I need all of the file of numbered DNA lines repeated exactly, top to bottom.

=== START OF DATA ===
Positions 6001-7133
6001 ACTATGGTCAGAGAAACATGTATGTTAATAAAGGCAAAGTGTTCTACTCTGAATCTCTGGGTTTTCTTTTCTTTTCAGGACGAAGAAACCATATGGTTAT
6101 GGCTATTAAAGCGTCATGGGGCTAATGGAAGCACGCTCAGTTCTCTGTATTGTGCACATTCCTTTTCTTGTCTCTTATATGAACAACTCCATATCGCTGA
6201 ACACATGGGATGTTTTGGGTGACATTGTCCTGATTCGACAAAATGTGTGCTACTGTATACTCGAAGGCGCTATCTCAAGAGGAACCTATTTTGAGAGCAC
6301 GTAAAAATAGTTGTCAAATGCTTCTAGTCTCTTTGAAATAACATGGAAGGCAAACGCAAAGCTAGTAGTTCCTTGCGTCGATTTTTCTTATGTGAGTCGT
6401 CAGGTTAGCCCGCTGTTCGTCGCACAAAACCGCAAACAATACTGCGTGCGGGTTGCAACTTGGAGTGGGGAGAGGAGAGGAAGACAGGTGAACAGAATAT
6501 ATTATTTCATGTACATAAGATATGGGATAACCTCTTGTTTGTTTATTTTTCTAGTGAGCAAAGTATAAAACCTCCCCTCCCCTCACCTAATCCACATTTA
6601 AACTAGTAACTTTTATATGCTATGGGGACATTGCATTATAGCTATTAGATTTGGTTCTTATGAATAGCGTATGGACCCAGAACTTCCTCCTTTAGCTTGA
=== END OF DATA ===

Positions 6001-7133
6001 ACTATGGTCAGAGAAACATGTATGTTAATAAAGGCAAAGTGTTCTACTCTGAATCTCTGGGTTTTCTTTTCTTTTCAGGACGAAGAAACCATATGGTTAT
6101 GGCTATTAAAGCGTCATGGGGCTAATGGAAGCACGCTCAGTTCTCTGTATTGTGCACATTCCTTTTCTTGTCTCTTATATGAACAACTCCATATCGCTGA
6201 ACACATGGGATGTTTTGGGTGACATTGTCCTGATTCGACAAAATGTGTGCTACTGTATACTCGAAGGCGCTATCTCAAGAGGAACCTATTTTGAGAGCAC
6301 GTAAAAATAGTTGTCAAATGCTTCTAGTCTCTTTGAAATAACATGGAAGGCAAACGCAAAGCTAGTAGTTCCTTGCGTCGATTTTTCTTATGTGAGTCGT
6401 CAGGTTAGCCCGCTGTTCGTCGCACAAAACCGCAAACAATACTGCGTGCGGGTTGCAACTTGGAGTGGGGAGAGGAGAGGAAGACAGGTGAACAGAATAT
6501 ATTATTTCATGTACATAAGATATGGGATAACCTCTTGTTTGTTTATTTTTCTAGTGAGCAAAGTATAAAACCTCCCCTCCCCTCACCTAATCCACATTTA
6601 AACTAGTAACTTTTATATGCTATGGGGACATTGCATTATAGCTATTAGATTTGGTTCTTATGAATAGCGTATGGACCCAGAACTTCCTCCTTTAGCTTGA